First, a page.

Date(s) - 05/14/2019
7:00 pm to 10:00 pm
The State Room
A Celebration of Life is a movement focused on inspiring hope, while also remembering lives that have been lost to suicide. The evening creates special moments and appreciation for life. Funds raised from this event will support Minding Your Mind’s mental health education programs. A sponsor of this significant event will make an immediate impact in the lives of students and communities in the greater Boston region and throughout the Commonwealth.
A Celebration of Life began in 2011 to honor the memory of Kyle Craig, a 21-year-old student at Vanderbilt University who took his life in May of 2010. Kyle was a dynamic friend to many; a bright, handsome, and gifted individual across music and athletics, but whose strength of character enabled his growing struggles to be hidden from view. In the eight years since it began in Nashville, this annual event has expanded to New York, Philadelphia, and Boston, engaging more than 3,000 young professionals in the service of suicide prevention and mental health awareness.
Proceeds from A Celebration of Life: Boston will support Minding Your Mind, a non-profit organization whose mission is to end the stigma and destructive behaviors associated with mental health issues. This is accomplished through educational programs provided to schools and community organizations across the U.S., with a high concentration in the Mid-Atlantic and New England states. Since its inception in 2007, Minding Your Mind has grown to become the largest provider of mental health education in Pennsylvania, and established regional offices in New Jersey and in Massachusetts serving all of New England.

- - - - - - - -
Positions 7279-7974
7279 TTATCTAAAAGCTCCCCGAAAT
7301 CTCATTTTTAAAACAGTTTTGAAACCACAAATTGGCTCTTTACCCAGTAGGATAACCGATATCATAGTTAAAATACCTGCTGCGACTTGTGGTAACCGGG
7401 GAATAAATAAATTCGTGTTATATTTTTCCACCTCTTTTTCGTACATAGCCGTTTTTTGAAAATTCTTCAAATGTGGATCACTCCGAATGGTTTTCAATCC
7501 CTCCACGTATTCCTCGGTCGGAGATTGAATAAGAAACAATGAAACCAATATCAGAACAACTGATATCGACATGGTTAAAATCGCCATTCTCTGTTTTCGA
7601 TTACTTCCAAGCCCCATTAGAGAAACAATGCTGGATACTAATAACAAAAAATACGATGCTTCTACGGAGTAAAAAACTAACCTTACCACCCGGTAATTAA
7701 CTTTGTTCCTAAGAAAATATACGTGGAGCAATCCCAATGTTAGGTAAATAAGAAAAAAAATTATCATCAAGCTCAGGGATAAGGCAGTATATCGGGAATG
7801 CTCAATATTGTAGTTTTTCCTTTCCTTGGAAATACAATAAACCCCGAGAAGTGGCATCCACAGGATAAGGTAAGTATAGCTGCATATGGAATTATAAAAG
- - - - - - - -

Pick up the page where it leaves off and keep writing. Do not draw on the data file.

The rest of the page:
Minding Your Mind’s primary objective is to provide mental health education to adolescents, teens and young adults, their parents, teachers, and school administrators. Minding Your Mind programs move away from crisis-based response to prevention through education, and have been statistically proven to improve students’ attitudes about people with mental illness and increase help-seeking behavior for themselves and their friends.